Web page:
- Earn A Bachelor’s Degree In Finance Or A Related Field
First, earn a bachelor’s degree from an accredited college or university and focus on a finance major. Helpful fields of study for potential investment bankers include accounting, economics, mathematics, analytics, corporate finance, business administration, and data analytics.
No matter what major you pursue, investment banking will require strong math and analytical skills with a firm understanding of economics and how it affects corporate finance. Also, internships during your bachelor’s program can help you build working experience and enhance networking in the financial field.
- Consider A Graduate Degree Or MBA
Many investment bankers complete their master’s degree in a financial field, including business administration, corporate finance, or related financial fields.
While you can enter this field as a financial analyst at an investment bank, many employers prefer associate bankers and others in mid-level roles to hold graduate degrees.
Do your research to find which graduate schools have a high hiring rate for their graduates. They have strong internships and networking already in place, so take advantage of those.
A lesser-known program will still provide you with a Master’s of Business Administration or an advanced math degree, but it may not be as impressive to future employers.
- Register With FINRA And Obtain a Certification
As you enter your career as an investment banker, you’ll need to register as a representative of your respective bank with the Financial Industry Regulatory Authority (FINRA).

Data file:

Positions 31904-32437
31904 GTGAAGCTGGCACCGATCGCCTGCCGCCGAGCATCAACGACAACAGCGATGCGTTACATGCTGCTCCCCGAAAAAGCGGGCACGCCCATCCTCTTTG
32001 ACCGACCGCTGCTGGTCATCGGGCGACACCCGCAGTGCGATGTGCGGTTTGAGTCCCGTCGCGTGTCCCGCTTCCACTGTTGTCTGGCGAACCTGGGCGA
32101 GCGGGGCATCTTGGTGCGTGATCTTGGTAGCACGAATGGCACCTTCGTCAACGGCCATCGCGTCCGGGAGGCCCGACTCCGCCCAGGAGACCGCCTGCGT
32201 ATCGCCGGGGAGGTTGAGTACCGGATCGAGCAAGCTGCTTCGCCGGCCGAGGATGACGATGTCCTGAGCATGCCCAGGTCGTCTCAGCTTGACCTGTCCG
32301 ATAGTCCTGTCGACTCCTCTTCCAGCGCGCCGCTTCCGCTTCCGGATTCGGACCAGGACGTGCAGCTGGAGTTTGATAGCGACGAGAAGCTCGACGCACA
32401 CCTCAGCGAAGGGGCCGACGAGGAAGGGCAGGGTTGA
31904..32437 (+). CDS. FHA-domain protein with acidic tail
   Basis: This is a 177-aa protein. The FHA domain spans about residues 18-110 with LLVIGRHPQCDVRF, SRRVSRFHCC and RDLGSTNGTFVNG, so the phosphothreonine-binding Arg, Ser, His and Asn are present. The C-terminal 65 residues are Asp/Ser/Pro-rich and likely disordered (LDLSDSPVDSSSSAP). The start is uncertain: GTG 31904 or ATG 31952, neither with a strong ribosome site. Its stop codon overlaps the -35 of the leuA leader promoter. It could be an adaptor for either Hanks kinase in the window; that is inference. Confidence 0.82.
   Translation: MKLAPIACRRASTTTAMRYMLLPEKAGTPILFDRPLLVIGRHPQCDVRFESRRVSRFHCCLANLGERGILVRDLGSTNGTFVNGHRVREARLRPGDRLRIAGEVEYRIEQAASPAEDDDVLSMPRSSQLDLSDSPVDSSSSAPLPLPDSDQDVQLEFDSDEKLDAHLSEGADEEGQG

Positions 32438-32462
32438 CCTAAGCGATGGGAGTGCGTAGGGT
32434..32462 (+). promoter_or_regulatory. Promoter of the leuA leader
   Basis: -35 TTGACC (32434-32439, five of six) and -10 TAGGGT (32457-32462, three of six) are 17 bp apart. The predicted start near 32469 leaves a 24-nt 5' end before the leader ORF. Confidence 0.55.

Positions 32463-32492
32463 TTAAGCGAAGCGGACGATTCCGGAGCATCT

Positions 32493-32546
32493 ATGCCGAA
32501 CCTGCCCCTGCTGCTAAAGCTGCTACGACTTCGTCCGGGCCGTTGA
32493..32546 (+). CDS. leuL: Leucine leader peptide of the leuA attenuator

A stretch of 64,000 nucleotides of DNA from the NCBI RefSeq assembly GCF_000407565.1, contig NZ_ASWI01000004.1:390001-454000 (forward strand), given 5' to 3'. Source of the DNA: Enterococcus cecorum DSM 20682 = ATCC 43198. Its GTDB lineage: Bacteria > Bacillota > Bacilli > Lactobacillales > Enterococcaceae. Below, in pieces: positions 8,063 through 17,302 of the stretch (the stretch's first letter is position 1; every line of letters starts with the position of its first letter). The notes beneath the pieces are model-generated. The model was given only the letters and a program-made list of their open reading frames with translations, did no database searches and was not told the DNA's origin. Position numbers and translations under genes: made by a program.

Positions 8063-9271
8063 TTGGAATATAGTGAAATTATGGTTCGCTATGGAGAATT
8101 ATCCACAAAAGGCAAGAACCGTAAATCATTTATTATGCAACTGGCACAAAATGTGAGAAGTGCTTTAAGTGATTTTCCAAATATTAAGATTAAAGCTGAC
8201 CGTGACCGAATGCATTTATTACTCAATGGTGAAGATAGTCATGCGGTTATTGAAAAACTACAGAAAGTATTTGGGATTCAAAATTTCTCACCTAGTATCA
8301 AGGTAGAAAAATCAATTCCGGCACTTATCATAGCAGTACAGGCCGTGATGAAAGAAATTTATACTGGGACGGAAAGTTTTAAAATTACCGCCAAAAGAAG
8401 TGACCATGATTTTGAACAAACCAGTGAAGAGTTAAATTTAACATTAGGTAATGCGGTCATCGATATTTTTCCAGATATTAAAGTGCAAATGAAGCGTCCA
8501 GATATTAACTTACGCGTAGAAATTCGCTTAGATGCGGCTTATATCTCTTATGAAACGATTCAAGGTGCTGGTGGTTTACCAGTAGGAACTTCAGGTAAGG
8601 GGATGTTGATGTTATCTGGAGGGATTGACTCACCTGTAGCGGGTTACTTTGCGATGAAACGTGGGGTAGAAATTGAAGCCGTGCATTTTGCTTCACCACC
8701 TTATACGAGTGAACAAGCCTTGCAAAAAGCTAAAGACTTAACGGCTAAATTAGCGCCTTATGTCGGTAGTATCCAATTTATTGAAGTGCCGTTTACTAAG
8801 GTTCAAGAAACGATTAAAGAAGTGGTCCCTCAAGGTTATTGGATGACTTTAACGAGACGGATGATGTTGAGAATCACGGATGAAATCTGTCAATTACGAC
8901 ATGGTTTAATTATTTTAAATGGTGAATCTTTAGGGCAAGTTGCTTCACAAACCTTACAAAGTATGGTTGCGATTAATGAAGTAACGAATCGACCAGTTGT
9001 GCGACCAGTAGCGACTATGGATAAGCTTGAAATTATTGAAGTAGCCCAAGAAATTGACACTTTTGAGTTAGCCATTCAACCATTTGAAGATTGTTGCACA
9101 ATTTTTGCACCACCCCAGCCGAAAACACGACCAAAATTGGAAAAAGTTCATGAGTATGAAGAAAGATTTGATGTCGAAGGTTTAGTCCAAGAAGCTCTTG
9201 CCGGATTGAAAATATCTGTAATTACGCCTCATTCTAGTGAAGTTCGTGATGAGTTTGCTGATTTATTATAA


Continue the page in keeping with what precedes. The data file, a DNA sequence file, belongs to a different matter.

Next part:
To qualify for registration, you’ll need to pass a specific exam based on your field of expertise. You can also pursue optional certifications, such as the Chartered Financial Analyst (CFA) certification, which involves completing the CFA program and passing an exam.
- Take Part In On-The-Job Training
In an entry-level position, you will typically start in an analyst role and complete an employer-supported training program before beginning your job.
Depending on the financial institution, this training generally covers the principles of accounting, markets, risk, financial analysis, statement analysis, and financial modeling.
The training you’ll learn on the job should also help you develop your negotiation, presentation, and communication skills.
Additionally, many employers also provide continuing education for entry-level investment bankers, further supporting their career advancement.
- Advance your career
You can advance your career in a variety of ways once you start working as an investment banker. For instance, if you enter the field with a bachelor’s degree in a financial field, your employer may help you continue your education, obtain certifications or provide you with training during your first few years working in the field.
As you gain more experience working in corporate finance and investment banking, you’ll have opportunities to advance into higher-level roles.
For instance, an entry-level investment banker can advance into management roles like vice presidents or directors, where they’ll be responsible for managing analysts and associates under them. Read more articles on activateenter.
Top Skills For Investment Bankers
- Critical thinking
- Cultural competence
- Relationship building